Ocean plastic waste is making coral reefs vulnerable to disease

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The scientists forecast that by 2025, plastic going into the marine environment will increase to roughly 15.7 billion plastic items on coral reefs, which could lead to skeletal eroding band disease, white syndromes and black band disease. This could spell disaster for the world's reefs; the team found that when corals come into contact with plastics, the likelihood of the corals developing a disease jumps from four to 89 percent.

"We don't know the exact mechanisms, but plastics make ideal vessels for colonizing microscopic organisms that could trigger disease if they come into contact with corals", Dr Lamb said. "Massive amounts of plastic are being thrown into the oceans from land", Harvell says, in countries that don't have much recycling and with dumps that are often adjacent to the ocean or waterways that run into the ocean.

Tea bags, plastic bags, fishing nets, and diapers are among the billions of pieces of plastic suffocating the fish and coral reefs in the Asia-Pacific region, new research reveals. This is significant given that 4.8 million to 12.7 million metric tons of plastic waste are estimated to enter the ocean in a single year, Lamb said. "If a piece of plastic happens to entangle on a coral it has a pretty bad chance of survival", she said.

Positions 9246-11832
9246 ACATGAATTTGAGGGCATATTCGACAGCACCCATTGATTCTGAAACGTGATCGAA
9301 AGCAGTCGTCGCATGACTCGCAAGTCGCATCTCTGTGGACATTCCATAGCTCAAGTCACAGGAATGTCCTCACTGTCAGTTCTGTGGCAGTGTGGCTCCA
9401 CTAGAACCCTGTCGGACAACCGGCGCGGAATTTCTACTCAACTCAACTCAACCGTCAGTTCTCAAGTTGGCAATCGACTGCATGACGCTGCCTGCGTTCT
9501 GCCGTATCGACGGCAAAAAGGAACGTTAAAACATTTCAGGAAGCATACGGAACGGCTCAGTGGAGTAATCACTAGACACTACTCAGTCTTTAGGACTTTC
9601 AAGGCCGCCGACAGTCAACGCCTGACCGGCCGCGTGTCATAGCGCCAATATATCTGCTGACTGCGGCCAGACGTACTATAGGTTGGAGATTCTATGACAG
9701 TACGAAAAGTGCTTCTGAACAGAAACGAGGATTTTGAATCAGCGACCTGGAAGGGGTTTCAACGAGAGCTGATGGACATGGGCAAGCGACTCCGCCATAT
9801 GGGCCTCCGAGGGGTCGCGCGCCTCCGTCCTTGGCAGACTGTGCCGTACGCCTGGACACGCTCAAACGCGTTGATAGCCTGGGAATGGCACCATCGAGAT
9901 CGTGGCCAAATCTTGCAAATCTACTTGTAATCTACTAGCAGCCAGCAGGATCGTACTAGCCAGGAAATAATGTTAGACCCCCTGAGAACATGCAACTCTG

Dr Joleah Lamb, from the ARC Centre of Excellence for Coral Reef Studies based at JCU, led the study reported in the journal Science this week.

This allows bacteria and viruses to gain hold on the coral, with spikey coral more likely to snag any plastic rubbish. Previous research has indicated that this may be because plastic debris can cause stress to coral by depriving it of light and oxygen, while providing a gateway for pathogens.

"Whats troubling about coral disease is that once the coral tissue loss occurs, its not coming back", said Lamb.

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Similarly, polypropylene - which is used to make bottle caps and toothbrushes - can be colonised by Vibrio, a potential pathogen linked to a globally devastating group of coral diseases known as white syndromes.

"Its like getting gangrene on your foot and there is nothing you can do to stop it from affecting your whole body", the researcher said.

Dr. Lamb is now a NatureNet Fellow at Cornell University with The Nature Conservancy and holds a PhD in Tropical Marine Ecology and Fisheries Biology from James Cook University in Australia. Secondly, plastic also blocks sunlight from reaching the corals, which can also pose a long-term threat.

How can plastic waste cause disease? "Plastic waste management is critical for reducing diseases that threaten ecosystem health and human livelihoods".

Matthew Savoca, a marine scientist at the the University of California, Davis, who studies the effects of plastic in the ocean, suggests that ocean waters with lots of plastic waste might also carry other pollutants that could also be contributing to higher rates of coral disease.